(Closed) Should parents tell children about infidelity?

posted 6 years ago in Emotional
Post # 2
Member
4232 posts
Honey bee

 

No. No. Maybe. Yes.

 

Post # 3
Member
400 posts
Helper bee

Absolutely not. I was 18 when my mom cried to me one day that my dad had an affair and I hate that she did that. I think it was so selfish of her. I get that she was trying to confide in someone but that shouldnt have been her daughter. Even at 18. Not something children should know about their parents. I love both of my parents and have a great relationship with them especially my mom but I get angry whenever I think of that and think it was really shitty parenting on her part. I love my dad but of course couldnt look at him the same after she told me. 

Post # 4
Member
4885 posts
Honey bee
  • Wedding: September 2012

I think if the child is old enough and actually asks the parents, then they should answer honestly. However, under most circumstances, I think its unfair to a child and can taint their relationship with the cheating parent.

Post # 5
Member
11363 posts
Sugar Beekeeper
  • Wedding: June 2015

Kids should be left out of it, grown adults are another story. Parents shouldn’t hide reality from grown adults but they shouldn’t use their kids as friends, support, or weapons. 

Post # 6
Member
1268 posts
Bumble bee

I would want to know why, as children have a tendency to blame themselves when they don’t know/understand the reason for why things happen (obviously they shouldn’t say things like “mommy is a cheating whore” but they should be honest to the extent that “mommy chose to be with someone else”). How much of the situation they choose to disclose is up to them and dependant on the child’s age/maturity. Whats more, kids may come to resent their parents for hiding the truth from them, especially the one who they find has caused the fallout (in the event of infidelity). I am with your Fiance on this one.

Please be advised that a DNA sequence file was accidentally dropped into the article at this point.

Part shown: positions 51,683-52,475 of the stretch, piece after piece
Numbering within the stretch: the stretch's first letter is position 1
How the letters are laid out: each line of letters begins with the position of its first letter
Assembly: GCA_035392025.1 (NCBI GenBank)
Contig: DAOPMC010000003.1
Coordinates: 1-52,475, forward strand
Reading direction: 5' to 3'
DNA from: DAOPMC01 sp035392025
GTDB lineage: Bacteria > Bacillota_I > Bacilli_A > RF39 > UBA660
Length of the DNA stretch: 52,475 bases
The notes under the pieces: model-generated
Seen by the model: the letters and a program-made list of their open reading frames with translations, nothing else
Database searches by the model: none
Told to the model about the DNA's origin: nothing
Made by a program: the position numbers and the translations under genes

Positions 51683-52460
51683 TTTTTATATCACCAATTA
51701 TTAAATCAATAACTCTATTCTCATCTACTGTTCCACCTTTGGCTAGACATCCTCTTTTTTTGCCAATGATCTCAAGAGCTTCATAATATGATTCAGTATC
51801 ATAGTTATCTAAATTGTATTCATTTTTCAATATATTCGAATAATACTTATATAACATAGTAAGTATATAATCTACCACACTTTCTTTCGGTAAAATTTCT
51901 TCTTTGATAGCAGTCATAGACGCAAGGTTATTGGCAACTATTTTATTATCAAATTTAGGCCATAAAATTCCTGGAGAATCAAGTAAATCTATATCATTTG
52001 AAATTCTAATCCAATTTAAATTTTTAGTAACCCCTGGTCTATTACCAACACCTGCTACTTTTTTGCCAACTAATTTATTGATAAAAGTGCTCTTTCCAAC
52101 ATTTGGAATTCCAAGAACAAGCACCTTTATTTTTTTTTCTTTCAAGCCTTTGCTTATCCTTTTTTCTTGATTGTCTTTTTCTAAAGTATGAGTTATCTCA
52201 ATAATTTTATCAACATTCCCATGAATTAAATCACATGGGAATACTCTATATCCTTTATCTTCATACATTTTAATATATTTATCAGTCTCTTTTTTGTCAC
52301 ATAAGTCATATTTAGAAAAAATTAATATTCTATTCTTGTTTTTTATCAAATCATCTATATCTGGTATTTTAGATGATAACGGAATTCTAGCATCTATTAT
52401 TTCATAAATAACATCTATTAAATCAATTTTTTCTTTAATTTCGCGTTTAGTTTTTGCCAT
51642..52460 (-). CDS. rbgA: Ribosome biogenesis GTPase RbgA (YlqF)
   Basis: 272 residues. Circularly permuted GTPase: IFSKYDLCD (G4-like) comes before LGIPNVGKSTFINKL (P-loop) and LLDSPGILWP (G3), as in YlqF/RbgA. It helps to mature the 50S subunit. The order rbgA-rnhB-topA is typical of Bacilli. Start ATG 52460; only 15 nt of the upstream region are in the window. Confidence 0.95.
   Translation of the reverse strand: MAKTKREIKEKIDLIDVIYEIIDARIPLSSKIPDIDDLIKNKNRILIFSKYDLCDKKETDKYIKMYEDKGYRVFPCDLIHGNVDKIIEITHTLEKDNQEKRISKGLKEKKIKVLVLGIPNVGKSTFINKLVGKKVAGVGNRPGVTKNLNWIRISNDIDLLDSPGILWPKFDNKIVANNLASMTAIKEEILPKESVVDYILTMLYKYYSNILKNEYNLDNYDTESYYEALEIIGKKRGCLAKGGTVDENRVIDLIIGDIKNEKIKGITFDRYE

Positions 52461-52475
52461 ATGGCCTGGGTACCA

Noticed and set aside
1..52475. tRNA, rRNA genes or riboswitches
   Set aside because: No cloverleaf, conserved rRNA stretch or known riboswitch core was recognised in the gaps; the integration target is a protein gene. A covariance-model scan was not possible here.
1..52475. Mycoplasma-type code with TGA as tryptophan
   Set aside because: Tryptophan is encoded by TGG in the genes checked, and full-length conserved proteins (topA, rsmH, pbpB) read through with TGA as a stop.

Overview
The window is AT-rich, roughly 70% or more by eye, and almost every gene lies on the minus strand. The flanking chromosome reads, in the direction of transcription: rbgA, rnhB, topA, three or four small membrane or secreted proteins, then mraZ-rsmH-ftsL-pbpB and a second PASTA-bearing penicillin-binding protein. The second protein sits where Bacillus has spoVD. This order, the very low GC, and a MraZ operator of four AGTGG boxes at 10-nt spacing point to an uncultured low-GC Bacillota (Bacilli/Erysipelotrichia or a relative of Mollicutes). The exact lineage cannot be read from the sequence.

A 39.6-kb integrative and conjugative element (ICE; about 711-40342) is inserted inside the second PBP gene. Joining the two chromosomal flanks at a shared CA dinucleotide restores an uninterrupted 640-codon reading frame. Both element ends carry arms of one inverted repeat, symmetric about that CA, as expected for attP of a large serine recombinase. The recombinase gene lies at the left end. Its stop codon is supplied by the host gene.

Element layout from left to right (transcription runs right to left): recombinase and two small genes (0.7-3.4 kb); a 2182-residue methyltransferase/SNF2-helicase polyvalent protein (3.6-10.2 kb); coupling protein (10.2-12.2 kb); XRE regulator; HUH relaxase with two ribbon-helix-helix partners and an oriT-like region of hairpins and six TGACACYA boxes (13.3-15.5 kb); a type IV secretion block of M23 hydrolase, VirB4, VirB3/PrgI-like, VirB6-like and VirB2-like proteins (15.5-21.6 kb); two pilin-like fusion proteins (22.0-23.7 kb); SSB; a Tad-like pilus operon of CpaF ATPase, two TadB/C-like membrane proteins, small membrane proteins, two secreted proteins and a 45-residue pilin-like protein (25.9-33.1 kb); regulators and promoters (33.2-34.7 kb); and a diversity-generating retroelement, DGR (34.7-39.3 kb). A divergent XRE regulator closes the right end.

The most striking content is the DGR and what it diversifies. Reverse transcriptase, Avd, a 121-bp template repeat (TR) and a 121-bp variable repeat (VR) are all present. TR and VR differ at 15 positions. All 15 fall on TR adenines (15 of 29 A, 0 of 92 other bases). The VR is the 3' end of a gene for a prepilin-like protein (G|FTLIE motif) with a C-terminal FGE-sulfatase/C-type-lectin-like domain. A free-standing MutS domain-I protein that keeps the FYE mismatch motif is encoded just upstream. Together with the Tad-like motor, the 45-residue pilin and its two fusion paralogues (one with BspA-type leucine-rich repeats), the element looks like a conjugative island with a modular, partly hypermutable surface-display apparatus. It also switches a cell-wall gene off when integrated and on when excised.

Post # 7
Member
9519 posts
Buzzing Beekeeper

My parents divorced when I was young and I grew up hearing my mother could complain about all my fathers supposed affairs. I didn’t care, not my business. Much later in adulthood I found out they really divorced because of her affair and that it was doubtful I was his until tested. I more mad about being lied to for so long. No, not the child’s business. It is an adult topic that should be kept to the adults

Post # 8
Member
2729 posts
Sugar bee
  • Wedding: September 2015

Nope, nope, nope. You never involve children in adult problems. When the child is old enough to understand what an affair is, chances are they will find out on their own and can deal with that as they wish. Even if it wasn’t cheating (they’re divorcing because of anger issues, financial struggles, etc, whatever) still wouldn’t tell the kid. I’d just say “it isn’t working out between your father and I. We both still love you very much and will always be here for you, we just won’t be married anymore”. There is no reason to place blame on either parent and taint the child’s view of them one way or the other.

Post # 9
Member
9562 posts
Buzzing Beekeeper

I’ve thought about this alot. I found out about my dad’s cheating when I was 12 and it forever changed the way I looked at him.

On one hand, I would sometimes wish I never knew about it because then I could just keep thinking he was Super Dad. But I would have found out about his serial cheating and stealing money from my mom for his mistresses eventually, and I personally would have felt even more betrayed that the truth was kept from me and that I was made to keep believing that my dad was someone who he really wasn’t. So at the end of the day, I’m glad I was told. If I wasn’t, sure, I would have had a few more years of “ignorance is bliss” — but the later impact of the cold, hard truth coming down on me would’ve been so much more devastating. Not only would I have lost faith in my dad, but I would have lost faith in every single person who knew who he really was and chose not to tell me.